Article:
On-Deck Generation

Policy initiatives have a way of bringing up issues other than the ones they’re intended to address. President George W. Bush’s proposal to restructure Social Security–some pronounce “restructure” as “reform” or “destroy”–is a case in point.

While the stated intent is to make the system fiscally sustainable, the plan’s unintended consequences may include reminding more than a few Americans of their limited earnings and savings potential, and of how some of those limits are not of their own making. Such as when they were born.

One segment of the population could weigh in on Social Security and other intergenerational issues in interesting and possibly surprising ways. This group, born from 1960 to 1970, could be called the “On-Deck Generation” (ODG). Those of us born in the first years of that range are usually tacked on to the tail end of the Baby Boom, but we can’t relate. Not only we were not conceived at Woodstock, we can barely conceive of Woodstock. By the time we reached adolescence the dark side of the drug culture was obvious. The younger part of this group represents the beginning of the “Baby Bust, ” but they came too soon, though, to be members of “Generation X” or knit-capped “slackers.”

What everyone in this group has in common, though, is a sense of being overshadowed by generations with more distinct styles, and of waiting until quite recently to get our turn at bat.

After high school or college, many of us took jobs that we were overqualified for, without benefits or security, because Boomers with less training had gotten the good jobs first, and they weren’t giving up the office keys any time soon. Academia was even worse: professors with only a handful of publications received tenure and held onto it with a death grip, while On-Deck PhDs with more publications patch together part-time teaching gigs. The entry-level jobs that opened up in the second half of the 1990s largely went to the Boomers’ children, the “Echo” generation, who did not have to explain resume gaps or periods of underemployment; these jobs included dot-com positions where liberal arts majors made $50,000, or more, right out of college. Relatively few ODGs experienced the tech boom hangover, but we didn’t get to attend the party, either.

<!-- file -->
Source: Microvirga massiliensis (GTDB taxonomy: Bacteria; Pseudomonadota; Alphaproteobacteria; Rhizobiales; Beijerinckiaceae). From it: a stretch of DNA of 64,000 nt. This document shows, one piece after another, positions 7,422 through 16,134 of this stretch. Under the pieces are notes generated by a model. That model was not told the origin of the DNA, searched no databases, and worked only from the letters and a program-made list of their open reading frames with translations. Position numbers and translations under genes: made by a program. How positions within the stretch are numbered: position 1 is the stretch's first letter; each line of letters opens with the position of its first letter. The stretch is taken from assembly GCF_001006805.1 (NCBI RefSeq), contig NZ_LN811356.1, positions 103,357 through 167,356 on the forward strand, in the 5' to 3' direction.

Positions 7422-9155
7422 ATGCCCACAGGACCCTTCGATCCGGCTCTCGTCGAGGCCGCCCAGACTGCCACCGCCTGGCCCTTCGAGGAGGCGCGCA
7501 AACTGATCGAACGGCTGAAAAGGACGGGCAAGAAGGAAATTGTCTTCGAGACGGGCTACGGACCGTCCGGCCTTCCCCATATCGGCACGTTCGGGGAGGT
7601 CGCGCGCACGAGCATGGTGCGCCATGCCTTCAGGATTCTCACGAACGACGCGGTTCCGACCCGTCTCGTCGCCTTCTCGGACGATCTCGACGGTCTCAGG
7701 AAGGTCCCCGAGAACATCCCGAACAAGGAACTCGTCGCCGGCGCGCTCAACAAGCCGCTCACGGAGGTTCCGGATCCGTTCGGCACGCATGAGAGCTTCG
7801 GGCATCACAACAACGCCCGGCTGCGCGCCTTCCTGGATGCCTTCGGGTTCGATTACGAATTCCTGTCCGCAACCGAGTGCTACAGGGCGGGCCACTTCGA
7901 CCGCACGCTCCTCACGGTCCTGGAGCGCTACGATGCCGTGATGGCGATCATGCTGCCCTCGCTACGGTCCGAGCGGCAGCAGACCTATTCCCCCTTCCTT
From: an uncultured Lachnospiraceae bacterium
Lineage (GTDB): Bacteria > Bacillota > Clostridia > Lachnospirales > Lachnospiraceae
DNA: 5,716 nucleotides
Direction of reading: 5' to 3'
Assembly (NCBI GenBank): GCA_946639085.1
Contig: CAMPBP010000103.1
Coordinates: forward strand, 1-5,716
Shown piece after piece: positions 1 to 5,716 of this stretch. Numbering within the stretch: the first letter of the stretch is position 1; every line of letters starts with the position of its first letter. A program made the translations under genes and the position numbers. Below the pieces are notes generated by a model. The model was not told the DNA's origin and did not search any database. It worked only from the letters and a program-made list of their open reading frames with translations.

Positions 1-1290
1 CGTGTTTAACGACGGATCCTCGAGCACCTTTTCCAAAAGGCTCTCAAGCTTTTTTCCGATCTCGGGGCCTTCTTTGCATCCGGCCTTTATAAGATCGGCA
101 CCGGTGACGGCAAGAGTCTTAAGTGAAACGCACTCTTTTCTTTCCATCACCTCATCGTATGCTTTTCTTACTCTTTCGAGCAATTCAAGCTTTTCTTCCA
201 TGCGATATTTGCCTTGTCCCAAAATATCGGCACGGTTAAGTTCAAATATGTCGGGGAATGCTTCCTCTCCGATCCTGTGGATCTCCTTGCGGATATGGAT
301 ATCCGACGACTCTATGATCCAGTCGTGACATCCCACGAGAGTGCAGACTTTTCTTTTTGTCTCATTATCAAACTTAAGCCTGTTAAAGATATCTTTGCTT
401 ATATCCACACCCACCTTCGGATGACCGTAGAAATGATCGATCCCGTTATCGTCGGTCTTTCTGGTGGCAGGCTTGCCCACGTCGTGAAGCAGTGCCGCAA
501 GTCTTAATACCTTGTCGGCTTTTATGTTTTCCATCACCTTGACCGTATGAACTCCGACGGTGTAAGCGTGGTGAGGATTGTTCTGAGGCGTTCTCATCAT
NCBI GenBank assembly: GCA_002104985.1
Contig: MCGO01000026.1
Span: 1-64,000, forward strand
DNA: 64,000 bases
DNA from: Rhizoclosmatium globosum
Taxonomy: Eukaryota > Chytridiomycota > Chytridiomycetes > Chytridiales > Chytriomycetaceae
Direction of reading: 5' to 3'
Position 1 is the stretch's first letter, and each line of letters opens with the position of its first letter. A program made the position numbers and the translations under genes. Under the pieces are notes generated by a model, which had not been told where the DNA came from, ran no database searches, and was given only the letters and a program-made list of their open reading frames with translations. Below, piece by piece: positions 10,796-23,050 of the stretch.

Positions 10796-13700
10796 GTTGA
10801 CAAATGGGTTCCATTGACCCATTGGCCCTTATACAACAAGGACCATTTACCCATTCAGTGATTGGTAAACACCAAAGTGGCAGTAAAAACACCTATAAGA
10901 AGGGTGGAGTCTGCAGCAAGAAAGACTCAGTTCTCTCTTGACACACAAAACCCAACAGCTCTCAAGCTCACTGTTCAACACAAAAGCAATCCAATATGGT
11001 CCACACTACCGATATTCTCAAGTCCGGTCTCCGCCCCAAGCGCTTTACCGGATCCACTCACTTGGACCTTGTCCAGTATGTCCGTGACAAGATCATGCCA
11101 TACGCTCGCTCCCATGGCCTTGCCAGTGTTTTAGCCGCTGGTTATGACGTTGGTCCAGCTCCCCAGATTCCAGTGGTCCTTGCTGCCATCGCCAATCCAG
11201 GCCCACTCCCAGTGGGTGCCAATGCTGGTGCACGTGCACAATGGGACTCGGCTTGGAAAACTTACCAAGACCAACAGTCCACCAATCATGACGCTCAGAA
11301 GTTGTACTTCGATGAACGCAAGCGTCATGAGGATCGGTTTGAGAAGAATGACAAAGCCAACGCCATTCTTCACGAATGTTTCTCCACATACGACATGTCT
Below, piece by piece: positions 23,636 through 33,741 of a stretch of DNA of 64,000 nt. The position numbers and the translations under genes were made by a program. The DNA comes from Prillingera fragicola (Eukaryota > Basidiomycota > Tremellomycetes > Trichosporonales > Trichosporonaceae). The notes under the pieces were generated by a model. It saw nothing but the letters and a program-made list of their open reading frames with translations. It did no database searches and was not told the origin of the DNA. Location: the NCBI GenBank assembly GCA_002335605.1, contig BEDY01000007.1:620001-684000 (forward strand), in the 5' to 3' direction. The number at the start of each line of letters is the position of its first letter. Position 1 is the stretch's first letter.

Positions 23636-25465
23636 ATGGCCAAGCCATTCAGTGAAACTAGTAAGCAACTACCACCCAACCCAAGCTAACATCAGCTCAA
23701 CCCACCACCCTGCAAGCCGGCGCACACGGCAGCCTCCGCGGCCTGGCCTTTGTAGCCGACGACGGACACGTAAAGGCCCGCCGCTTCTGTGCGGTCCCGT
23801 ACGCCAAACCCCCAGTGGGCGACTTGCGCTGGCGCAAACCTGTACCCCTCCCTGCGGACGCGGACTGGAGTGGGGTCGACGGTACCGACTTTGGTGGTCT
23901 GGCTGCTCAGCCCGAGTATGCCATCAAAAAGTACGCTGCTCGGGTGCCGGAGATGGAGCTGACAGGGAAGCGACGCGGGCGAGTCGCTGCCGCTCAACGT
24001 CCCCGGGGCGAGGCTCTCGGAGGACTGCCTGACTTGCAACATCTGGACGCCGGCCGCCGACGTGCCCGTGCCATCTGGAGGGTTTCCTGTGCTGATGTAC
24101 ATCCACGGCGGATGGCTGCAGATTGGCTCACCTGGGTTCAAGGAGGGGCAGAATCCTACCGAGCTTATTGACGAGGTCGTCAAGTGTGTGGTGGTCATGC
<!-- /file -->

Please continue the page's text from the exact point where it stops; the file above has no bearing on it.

This may sounds bitter, and it is. If we watch The Big Chill from time to time, it is to see Boomers who started out with big ideals and huge pretensions end up self-loathing, if prosperous. I know one ODG who plans to invest in funerary supplies to profit from the deaths of those who have delayed his professional progress.

Now that ODGs are finally getting to swing the bat, it is time, or past time, to start saving for retirement. And we don’t have a huge margin of error.  In the face of an assault on Social Security as we know it—or an unthinking defense of it—we can only afford to be skeptical.


By: J.D. Smith

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